Hurtwood Musical 2022: Twelfth Night Review
You’ll be forgiven for feeling like you’re seeing double with the recent outings from The Bard at Hurtwood. Last Summer, we had Stephen Smith’s equally excellent interpretation of ‘Comedy of Errors’, which boasted no fewer than two sets of identical twins (read the Muse review here). This Christmas, it’s time for ‘Twelfth Night’, Shakespeare’s Christmas romp written to mark the feast of the epiphany, and what a feast it was! Shaina Taub’s soulful adaptation is gleefully energetic, and fits with the intentions behind Shakespeare’s comedies. These are not grandstanding plays, they are designed to be fun. With the palazzos of Illyria forming a warm counterpoint to the plunging December temperatures outside the theatre, watching this colourful, expertly choreographed caper was like slipping into a warm bath, or, in this instance, a warm fountain.
Like ‘Errors’, ‘Twelfth Night’ opens with a splash (a tempest, actually), wherein Viola loses her twin Sebastian, makes landfall, dresses as a boy and starts to work for Duke Orsino, quickly falling in love with him. But – shock horror! - Orsino is in love with the Countess Olivia, so sends Viola to Olivia with messages of love and longing, but Olivia falls for Viola instead. Still with me? As though that wasn’t enough, twin brother Sebastian arrives, causing endless amounts of mistaken identity mayhem. There’s a big gender reveal at the end, and lots of happy marriages. And dancing. LOTS of dancing. Phew!
As with ‘Errors’, you’ll be forgiven for not being totally up to speed with the narrative. I spoke to Stephen about this exact problem in Shakespeare whilst queuing for our seats to see ‘Twelfth Night’, and he said: ‘The problem with Shakespeare is that he throws so much story down in the first scene, you can spend the rest of Act 1 catching up’. Never ones to shy away from such a challenge, Doug and Andy move us deftly through the narrative twists and turns – the turns perhaps being deliberately emphasised through Hurtwood’s first ever rotating stage, Doug notes proudly. Any anxiety about the direction of the story is quickly replaced by anxiety about the direction of the actors’ feet whilst they blithely trot along the narrow circular ledge of the rotating platform. But, my goodness, they trot with style. This is a very sharply choreographed production, ably marshalled in his last ever stint for Hurtwood, by Neil Fisher. The tap routines run almost continuously throughout, with dancers spinning, lifting and leg-kicking from beginning to end.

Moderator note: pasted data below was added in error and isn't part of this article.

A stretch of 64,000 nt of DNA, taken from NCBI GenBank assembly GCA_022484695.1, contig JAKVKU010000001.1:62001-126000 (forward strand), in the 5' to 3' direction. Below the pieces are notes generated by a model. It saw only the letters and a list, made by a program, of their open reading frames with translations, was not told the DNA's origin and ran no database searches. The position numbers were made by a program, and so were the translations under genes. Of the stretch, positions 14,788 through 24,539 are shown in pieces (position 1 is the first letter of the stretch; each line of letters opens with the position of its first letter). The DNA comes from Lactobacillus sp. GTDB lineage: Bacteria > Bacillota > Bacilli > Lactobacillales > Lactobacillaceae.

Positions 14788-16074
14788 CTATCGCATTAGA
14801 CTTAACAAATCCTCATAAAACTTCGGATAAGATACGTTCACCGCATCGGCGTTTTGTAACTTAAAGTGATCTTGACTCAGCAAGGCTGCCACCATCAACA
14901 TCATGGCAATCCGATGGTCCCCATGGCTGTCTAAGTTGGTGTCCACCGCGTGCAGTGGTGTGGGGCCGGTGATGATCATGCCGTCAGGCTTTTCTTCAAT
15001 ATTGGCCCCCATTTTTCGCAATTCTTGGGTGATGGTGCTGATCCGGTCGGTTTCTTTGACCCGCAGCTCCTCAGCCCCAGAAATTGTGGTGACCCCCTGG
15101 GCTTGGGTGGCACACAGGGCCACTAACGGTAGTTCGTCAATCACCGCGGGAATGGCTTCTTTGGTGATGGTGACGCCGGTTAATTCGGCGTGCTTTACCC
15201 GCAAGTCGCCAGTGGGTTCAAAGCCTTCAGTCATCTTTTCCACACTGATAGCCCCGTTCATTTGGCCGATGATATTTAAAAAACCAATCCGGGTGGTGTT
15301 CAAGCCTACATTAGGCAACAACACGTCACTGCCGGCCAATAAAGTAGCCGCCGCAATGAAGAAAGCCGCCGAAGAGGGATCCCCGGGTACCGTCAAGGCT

The dancing isn’t the only way that the world of ‘Twelfth Night’ moves and shakes. We have some fantastic physical acting from the pot-belled, Wooster-inspired Sir Toby Belch, as he stumbles across the stage, falls into the fountain, and gets lifted out by his armpits more than once. Sir Andrew whimpers and cowers, the Countess sashays, the laid-back taverna owner Feste (a modern rendition of the Elizabethan clown) capers and sings with gusto, and the buttoned-up butler Malvolio walks only in right angles. A Rocky-style montage marks the climactic action in the lovers’ tiff between Viola and Sir Andrew, with all the archetypes of male machismo ironically taking the stage. Amidst the frolics, there are messages that are surprisingly on-point: ‘Is it because I’ve put on a pair of pants?’ / ‘I’m more myself now that I’m not myself’ – this is Shakespeare through the lens of gender identity.